A few days ago, in a tradition usually associated with New Zealand or Australia, a town in the high French Alps engaged in an exciting sheep shearing competition. The point of a sheep shearing competition is to shear a sheep as fast as you can. The person whose sheep is completely sheared first wins.
As you can see in this video, these are some very skilled sheep shearers. I’ve never sheared a sheep myself, so I don’t think I even really appreciate how special these talented sheep shearers are, but I’m still impressed. Also, I love the facial expressions of the sheep while they’re being sheared.
The farmers in this French Alpine town decided to hold this unusual event to boost the local economy and to promote tourism in the area. The fastest competitor in the contest sheared his sheep in one minute and eleven seconds. Not bad at all. But nowhere near the New Zealand record for the fastest sheared sheep: 25 seconds. That's fast.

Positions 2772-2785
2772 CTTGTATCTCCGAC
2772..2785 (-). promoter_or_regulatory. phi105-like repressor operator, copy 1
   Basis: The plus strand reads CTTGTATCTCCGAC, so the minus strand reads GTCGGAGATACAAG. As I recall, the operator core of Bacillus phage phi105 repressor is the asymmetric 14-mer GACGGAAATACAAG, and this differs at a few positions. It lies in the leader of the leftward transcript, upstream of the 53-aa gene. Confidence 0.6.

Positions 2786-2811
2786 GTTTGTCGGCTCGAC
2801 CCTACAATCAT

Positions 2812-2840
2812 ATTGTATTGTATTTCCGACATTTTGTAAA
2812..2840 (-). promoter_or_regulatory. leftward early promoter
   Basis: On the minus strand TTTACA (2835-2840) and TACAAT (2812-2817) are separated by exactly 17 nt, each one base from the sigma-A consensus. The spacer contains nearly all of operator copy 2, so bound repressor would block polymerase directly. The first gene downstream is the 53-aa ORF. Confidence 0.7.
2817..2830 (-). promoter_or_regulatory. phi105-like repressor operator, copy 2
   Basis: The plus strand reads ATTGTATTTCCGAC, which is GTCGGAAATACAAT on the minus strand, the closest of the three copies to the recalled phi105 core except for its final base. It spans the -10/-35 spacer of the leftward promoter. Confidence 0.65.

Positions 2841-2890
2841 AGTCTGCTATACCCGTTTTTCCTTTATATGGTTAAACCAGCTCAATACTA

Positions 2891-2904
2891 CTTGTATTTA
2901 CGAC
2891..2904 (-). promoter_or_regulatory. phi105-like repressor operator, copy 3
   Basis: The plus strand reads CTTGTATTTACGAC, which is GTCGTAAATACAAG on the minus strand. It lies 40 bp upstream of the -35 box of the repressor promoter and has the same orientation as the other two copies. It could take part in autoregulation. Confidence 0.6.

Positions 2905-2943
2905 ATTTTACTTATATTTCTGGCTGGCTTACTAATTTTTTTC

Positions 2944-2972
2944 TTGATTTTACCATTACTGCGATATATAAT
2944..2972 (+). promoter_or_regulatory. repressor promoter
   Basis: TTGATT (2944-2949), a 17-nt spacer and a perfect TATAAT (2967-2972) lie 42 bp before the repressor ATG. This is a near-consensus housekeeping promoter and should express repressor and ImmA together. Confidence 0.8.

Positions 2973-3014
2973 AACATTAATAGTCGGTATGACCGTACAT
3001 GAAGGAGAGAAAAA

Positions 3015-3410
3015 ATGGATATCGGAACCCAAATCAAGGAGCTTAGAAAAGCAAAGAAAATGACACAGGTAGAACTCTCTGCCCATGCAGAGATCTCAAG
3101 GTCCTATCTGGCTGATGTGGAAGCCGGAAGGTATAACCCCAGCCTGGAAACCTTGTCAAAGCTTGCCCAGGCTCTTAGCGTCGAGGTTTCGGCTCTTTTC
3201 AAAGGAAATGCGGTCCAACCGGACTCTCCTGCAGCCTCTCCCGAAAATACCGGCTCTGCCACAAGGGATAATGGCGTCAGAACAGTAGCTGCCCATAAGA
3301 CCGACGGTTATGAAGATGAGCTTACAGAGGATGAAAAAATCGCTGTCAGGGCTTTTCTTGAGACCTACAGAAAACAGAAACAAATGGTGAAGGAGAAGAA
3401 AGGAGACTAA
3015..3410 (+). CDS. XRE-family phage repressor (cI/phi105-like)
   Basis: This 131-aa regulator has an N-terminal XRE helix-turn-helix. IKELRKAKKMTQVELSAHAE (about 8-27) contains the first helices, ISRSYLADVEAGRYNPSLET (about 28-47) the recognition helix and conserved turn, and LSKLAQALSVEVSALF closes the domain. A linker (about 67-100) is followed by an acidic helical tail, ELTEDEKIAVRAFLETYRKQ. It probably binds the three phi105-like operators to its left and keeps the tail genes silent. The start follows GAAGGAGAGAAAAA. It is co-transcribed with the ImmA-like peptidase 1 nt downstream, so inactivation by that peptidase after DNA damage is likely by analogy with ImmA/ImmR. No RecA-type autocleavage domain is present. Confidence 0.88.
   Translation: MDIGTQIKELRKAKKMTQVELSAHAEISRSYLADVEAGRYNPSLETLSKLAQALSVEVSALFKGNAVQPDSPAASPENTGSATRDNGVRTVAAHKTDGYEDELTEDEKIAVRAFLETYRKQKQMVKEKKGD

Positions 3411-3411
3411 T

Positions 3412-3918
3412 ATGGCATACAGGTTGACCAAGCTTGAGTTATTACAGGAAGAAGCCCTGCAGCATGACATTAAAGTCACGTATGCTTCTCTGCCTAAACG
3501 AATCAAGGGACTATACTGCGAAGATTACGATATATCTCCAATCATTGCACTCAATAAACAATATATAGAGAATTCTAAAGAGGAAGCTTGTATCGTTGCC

When I’m getting a haircut, I like to relax and enjoy myself for as long as possible. As I watched these sheep being sheared in just over a minute, I couldn't help but wonder if they felt cheated out of their normal relaxing haircut. I suppose one rushed haircut is okay when it’s for a good cause: fun competition, camaraderie, and a little publicity for a small French town.
As I mentioned, competitive sheep shearing is most popular in Australia and New Zealand, but it’s also pretty common in England, Ireland, Wales and South Africa. The next World Championship of sheep shearing will take place in Llanelwedd, Wales in July, 2010.